• This dataset captures information on the diet composition and mass of Adelie penguin stomach contents at Signy Island, from 1997 to 2020. The monitoring period occurred over four weeks each year and involved sampling adults returning to feed their chicks during the creche period. Sampling took place approximately every five days. Numbers of birds sampled on each occasion varied over the entire period of the dataset from a maximum of eight to a minimum of six, equating to an annual maximum of forty birds and an annual minimum of thirty, depending on the year. All adult penguins were sampled on their return to the colony using the stomach lavage methodology specified in CCAMLR (Commission for the Conservation of Antarctic Marine Living Resources) Ecosystem Monitoring Program (CEMP) Standard Methods A8A. The stomach samples were then weighed and categorised into krill, cephalopods, fish and non-food and identified to species level where possible. Krill carapaces and otoliths were removed and measured. Ecosystems component of BAS Polar Science for Planet Earth Programme, funded by NERC.

  • Platform Transmitting Terminal (PTT) tags have been used to track Macaroni Penguins (Eudyptes chrysolophus), Gentoo Penguins (Pygoscelis papua) and King Penguins (Aptenodytes patagonicus) from South Georgia since 2004. PTT tags use the ARGOS satellite system to collect geospatial data. These tags are deployed on a project-by-project basis and so data are not available for every year. Included in the dataset is data from females recorded during long, post-laying foraging periods as well as from fledged birds.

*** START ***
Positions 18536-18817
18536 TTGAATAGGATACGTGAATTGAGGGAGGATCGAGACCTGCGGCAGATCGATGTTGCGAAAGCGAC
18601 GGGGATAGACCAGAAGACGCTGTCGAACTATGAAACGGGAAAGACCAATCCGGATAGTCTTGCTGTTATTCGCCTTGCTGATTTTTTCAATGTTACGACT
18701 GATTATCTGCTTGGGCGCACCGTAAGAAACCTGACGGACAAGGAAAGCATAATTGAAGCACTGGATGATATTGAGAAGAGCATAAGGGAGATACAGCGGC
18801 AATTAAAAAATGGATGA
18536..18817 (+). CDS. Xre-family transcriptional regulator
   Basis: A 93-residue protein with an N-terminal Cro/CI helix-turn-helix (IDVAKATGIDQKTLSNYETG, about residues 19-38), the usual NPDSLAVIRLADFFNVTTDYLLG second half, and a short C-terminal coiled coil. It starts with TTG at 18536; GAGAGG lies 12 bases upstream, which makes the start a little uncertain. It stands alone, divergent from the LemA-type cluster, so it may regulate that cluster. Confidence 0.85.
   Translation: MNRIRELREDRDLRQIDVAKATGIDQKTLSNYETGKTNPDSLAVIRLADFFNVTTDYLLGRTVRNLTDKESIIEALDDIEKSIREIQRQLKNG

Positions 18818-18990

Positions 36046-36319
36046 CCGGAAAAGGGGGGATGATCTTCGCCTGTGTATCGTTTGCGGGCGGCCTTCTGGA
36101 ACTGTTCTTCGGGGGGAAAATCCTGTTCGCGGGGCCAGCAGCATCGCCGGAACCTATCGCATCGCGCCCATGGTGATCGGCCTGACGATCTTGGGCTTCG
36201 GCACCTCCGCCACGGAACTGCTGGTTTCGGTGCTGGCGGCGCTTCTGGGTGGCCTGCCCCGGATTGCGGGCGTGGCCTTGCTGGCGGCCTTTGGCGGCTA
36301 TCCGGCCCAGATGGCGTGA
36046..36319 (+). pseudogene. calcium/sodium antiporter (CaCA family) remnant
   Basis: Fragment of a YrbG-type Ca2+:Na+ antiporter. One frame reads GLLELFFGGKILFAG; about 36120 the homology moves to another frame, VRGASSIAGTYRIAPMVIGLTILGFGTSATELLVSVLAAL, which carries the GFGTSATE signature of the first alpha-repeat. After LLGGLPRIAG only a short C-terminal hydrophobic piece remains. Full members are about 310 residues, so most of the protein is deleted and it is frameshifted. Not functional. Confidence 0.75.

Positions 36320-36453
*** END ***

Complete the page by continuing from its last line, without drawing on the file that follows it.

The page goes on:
• The diets of Grey-headed Albatross (Thalassarche chrysostoma) and Black-browed Albatross (Diomedea melanophris) have been monitored on Bird Island since 1986. This dataset comprises data on composition of diet samples (crustaceans, cephalopod and fish) and measurements of krill carapaces, fish otoliths and squid beaks found in the samples. These measurements are used to estimate the length and weight of krill, fish and squid that have been consumed.

  • This dataset captures information on the diet composition and mass of gentoo penguin stomach contents at Signy Island, from 1998 to 2010. The monitoring period occurred over four weeks each year and involved sampling adults returning to feed their chicks during the creche period. Sampling took place approximately every five days. Numbers of birds sampled on each occasion varied over the entire period of the dataset from a maximum of eight to a minimum of six, equating to an annual maximum of forty birds and annual minimum of thirty, depending on the year. All adult penguins were sampled on their return to the colony using the stomach lavage methodology specified in CCAMLR CEMP Standard Methods A8A. The stomach samples were then weighed and categorised into krill, cephalopods, fish and non-food and identified to species level where possible. Krill carapaces and otoliths were removed and measured. Ecosystems component of BAS Polar Science for Planet Earth Programme, funded by NERC.

  • Since 1978, female Antarctic Fur Seal foraging trip duration has been monitored on Bird Island, South Georgia. Each year 20 female Fur Seals are tagged with a VHF transmitter. Disruptions to the transmitter''s signal indicate the seal is at sea and thus foraging trip time can be calculated. Data is available for individual seals as well as average, minimum and maximum trip times for each season. This data is collected as part of the Commission for the Conservation of Antarctic Marine Living Resources''s Marine Debris Programme (CCAMLR CEMP).